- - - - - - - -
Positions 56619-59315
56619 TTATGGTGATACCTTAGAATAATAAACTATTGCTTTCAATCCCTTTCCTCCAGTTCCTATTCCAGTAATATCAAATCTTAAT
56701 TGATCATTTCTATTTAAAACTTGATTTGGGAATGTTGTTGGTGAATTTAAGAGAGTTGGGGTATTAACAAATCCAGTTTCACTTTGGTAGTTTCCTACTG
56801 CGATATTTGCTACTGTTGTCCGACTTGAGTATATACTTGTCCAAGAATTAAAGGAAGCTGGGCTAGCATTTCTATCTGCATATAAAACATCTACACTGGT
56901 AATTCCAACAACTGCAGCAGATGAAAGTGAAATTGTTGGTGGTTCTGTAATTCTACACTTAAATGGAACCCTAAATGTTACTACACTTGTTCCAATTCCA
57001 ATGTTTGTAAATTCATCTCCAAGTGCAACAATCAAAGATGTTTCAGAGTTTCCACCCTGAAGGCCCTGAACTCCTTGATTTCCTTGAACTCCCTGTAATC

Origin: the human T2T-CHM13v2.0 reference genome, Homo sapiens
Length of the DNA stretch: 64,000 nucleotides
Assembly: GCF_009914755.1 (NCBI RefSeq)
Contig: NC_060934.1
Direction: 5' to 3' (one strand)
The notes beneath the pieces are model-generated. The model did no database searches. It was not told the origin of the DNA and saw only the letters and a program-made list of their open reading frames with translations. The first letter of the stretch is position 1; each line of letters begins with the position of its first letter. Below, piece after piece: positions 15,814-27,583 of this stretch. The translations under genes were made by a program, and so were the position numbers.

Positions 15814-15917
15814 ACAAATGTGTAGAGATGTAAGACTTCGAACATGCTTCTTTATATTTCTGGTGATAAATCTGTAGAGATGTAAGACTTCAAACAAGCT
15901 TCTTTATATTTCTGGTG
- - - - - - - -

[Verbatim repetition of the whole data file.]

Positions 56619-59315
56619 TTATGGTGATACCTTAGAATAATAAACTATTGCTTTCAATCCCTTTCCTCCAGTTCCTATTCCAGTAATATCAAATCTTAAT
56701 TGATCATTTCTATTTAAAACTTGATTTGGGAATGTTGTTGGTGAATTTAAGAGAGTTGGGGTATTAACAAATCCAGTTTCACTTTGGTAGTTTCCTACTG
56801 CGATATTTGCTACTGTTGTCCGACTTGAGTATATACTTGTCCAAGAATTAAAGGAAGCTGGGCTAGCATTTCTATCTGCATATAAAACATCTACACTGGT
56901 AATTCCAACAACTGCAGCAGATGAAAGTGAAATTGTTGGTGGTTCTGTAATTCTACACTTAAATGGAACCCTAAATGTTACTACACTTGTTCCAATTCCA
57001 ATGTTTGTAAATTCATCTCCAAGTGCAACAATCAAAGATGTTTCAGAGTTTCCACCCTGAAGGCCCTGAACTCCTTGATTTCCTTGAACTCCCTGTAATC

Origin: the human T2T-CHM13v2.0 reference genome, Homo sapiens
Length of the DNA stretch: 64,000 nucleotides
Assembly: GCF_009914755.1 (NCBI RefSeq)
Contig: NC_060934.1
Direction: 5' to 3' (one strand)
The notes beneath the pieces are model-generated. The model did no database searches. It was not told the origin of the DNA and saw only the letters and a program-made list of their open reading frames with translations. The first letter of the stretch is position 1; each line of letters begins with the position of its first letter. Below, piece after piece: positions 15,814-27,583 of this stretch. The translations under genes were made by a program, and so were the position numbers.

Positions 15814-15917
15814 ACAAATGTGTAGAGATGTAAGACTTCGAACATGCTTCTTTATATTTCTGGTGATAAATCTGTAGAGATGTAAGACTTCAAACAAGCT
15901 TCTTTATATTTCTGGTG